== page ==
Odds are you’ve heard the phrase “Hey coach, put me in!”. This really resonates with the leadership style required for going forward. If you’re a leader, replace that with coach.
Think of some of the great sports coaches in history. Adolph Rupp, John Wooden, Phil Jackson, Pat Summit, and Jimmie Johnson. Really, the list could go on. These coaches all knew how to motivate and inspire their players to give their best. Why aren’t we doing the same in our organizations?
The Coach and I
Looking back at some of my greatest learning opportunities in life have come from sports coaches that I had the pleasure of being mentored by. Although most of these came in a time of my life where they were boss, and sometimes second parents, the great coaches felt like mentors.
Coaches have the responsibility to build you up to better the whole team. Their criticism is constructive, their mission respectable, and their purpose is clear. Sure, they can tell you what to do or you don’t play, but coaches are most effective when they help you grow from a desire within, rather than a mandate. Managers could learn so much from the coaching mentality.
Coaching vs. Mentoring
Coaching and mentoring in the workplace seem to have exploded over the last few years. My wife’s firm has coaches and players where senior staff coach new and younger staff as players into the firm’s success. Leveraging the desire to grow and learn from a constructive manner, with regular feedback, the coaching and mentoring philosophies make a lot of sense, especially with the younger generations (Millennials).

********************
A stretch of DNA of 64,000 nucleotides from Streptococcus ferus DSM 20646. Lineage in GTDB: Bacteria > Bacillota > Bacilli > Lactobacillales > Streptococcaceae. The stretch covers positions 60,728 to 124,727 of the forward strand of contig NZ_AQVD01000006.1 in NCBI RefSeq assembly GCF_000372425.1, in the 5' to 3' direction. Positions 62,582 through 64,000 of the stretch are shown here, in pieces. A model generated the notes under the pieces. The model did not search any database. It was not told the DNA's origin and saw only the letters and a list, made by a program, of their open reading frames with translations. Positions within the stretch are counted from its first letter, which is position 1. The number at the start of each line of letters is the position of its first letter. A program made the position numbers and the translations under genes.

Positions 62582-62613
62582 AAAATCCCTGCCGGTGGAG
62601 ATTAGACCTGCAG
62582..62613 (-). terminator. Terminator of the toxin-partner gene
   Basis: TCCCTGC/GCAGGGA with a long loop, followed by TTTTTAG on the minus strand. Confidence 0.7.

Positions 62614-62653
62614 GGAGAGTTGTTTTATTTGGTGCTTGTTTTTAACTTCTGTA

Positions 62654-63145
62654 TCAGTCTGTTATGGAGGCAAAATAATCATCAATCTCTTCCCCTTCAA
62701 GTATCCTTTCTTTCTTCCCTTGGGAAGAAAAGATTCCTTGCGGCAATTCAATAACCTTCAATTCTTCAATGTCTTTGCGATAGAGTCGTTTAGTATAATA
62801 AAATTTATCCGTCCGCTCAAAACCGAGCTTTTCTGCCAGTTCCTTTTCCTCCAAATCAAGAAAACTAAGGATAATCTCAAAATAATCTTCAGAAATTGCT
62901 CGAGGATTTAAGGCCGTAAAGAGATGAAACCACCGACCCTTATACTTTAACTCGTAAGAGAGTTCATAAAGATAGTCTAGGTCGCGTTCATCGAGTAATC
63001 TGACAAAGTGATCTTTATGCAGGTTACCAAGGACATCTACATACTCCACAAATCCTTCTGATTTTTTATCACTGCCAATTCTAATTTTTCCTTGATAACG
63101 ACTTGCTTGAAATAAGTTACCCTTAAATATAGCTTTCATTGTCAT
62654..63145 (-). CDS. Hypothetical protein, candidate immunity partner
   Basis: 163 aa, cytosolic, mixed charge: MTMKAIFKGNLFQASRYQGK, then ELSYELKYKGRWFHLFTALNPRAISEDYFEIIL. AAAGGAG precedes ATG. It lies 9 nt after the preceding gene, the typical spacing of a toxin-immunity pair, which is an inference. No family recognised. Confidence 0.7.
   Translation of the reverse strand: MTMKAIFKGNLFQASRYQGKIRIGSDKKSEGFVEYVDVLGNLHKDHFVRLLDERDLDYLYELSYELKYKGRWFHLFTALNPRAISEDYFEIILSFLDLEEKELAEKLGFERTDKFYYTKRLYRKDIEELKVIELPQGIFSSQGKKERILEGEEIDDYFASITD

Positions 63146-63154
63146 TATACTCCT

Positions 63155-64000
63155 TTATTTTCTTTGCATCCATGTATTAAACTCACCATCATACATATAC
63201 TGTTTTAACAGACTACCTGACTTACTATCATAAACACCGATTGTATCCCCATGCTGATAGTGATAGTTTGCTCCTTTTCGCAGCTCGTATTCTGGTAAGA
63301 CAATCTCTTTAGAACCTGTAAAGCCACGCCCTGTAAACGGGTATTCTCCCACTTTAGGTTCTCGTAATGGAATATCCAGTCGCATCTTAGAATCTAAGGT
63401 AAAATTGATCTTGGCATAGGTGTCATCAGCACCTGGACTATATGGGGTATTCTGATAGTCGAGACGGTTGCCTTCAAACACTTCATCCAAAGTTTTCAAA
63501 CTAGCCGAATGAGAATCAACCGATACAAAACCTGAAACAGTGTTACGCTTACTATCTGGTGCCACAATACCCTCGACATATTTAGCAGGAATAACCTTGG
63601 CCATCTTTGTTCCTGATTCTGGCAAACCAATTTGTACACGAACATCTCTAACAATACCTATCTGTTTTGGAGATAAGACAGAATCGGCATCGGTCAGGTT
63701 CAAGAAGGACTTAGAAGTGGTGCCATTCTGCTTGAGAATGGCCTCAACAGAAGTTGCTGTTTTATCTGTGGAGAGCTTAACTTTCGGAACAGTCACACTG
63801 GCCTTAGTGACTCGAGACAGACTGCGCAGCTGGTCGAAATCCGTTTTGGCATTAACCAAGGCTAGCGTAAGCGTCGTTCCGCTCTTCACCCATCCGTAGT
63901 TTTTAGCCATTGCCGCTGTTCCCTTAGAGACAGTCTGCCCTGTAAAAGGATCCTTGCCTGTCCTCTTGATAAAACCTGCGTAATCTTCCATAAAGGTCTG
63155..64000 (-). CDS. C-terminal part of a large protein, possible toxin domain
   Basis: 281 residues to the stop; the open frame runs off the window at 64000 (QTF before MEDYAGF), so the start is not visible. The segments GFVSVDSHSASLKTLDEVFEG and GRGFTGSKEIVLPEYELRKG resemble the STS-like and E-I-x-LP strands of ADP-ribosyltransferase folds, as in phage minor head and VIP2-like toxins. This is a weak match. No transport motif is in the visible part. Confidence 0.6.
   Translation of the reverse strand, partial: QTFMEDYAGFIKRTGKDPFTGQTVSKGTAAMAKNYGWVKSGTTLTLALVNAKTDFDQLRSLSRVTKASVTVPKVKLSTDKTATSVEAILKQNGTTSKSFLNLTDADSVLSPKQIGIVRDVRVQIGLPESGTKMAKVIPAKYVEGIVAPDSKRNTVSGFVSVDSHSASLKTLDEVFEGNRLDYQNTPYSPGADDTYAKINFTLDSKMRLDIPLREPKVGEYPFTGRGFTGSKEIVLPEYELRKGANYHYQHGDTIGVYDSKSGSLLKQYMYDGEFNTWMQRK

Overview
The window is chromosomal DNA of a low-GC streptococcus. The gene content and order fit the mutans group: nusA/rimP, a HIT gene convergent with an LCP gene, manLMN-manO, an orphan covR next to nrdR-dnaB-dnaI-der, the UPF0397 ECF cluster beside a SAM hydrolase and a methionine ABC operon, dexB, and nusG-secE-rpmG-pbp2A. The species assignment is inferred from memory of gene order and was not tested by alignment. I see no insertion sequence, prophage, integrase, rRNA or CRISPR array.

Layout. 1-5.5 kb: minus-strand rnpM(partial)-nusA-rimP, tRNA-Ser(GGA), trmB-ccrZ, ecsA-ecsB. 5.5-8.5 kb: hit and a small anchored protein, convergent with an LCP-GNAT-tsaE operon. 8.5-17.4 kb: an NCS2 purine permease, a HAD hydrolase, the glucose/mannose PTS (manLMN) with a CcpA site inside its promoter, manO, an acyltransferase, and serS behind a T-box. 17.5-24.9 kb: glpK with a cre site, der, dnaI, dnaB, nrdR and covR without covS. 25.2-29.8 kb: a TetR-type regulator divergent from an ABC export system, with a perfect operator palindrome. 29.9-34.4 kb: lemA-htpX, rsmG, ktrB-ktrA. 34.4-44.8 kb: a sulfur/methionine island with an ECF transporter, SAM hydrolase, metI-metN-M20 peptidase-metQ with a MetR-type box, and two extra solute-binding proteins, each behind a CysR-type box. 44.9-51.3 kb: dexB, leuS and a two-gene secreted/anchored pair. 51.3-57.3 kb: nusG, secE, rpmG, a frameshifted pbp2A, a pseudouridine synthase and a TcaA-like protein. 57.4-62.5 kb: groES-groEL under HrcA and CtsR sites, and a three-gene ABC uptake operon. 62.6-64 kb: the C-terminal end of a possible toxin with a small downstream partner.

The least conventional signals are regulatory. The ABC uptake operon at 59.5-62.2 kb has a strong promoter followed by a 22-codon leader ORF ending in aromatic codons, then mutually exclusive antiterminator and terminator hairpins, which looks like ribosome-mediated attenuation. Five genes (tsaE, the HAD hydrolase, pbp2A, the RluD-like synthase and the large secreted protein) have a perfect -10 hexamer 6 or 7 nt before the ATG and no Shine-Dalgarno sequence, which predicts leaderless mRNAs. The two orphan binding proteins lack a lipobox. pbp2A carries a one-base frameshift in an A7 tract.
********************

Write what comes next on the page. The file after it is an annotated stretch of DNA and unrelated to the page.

Millennials have a huge desire to grow and develop. Most want to be productive employees, but it requires the right circumstances for engagement. First, give them the why, then you have to develop them, finally help them grow through feedback. All things great coaches do to inspire their teams.
Coaching and mentoring have some similarities, mainly the stark difference from years of simply do as I say. The concept of coaching and mentoring are not new. For centuries apprentices served under masters who committed fully to training up the next generation of their respected trade. In modern times, coaching and mentoring have different applications, which I review below.
- Typically, more structured
- Task oriented
- Shorter term
- Designed to enhance performance in a specific area or areas
- Pinpoint focus
- Generally informal in structure
- Relationship oriented
- Long term
- Aimed at developing the whole person
- Broader focus
Having a coach that is beneficial, constructive, and committed makes employee engagement more realistic in my opinion. If you have an organization that is struggling with engagement, maybe a coaching and/or mentoring program is for you. It may be what it takes for your disengaged employees to say “hey coach, put me in!”
Question: What experiences have you had with a coach or mentor? Would you want to for the first time or again (whatever applies to you)? You can leave a comment by clicking here.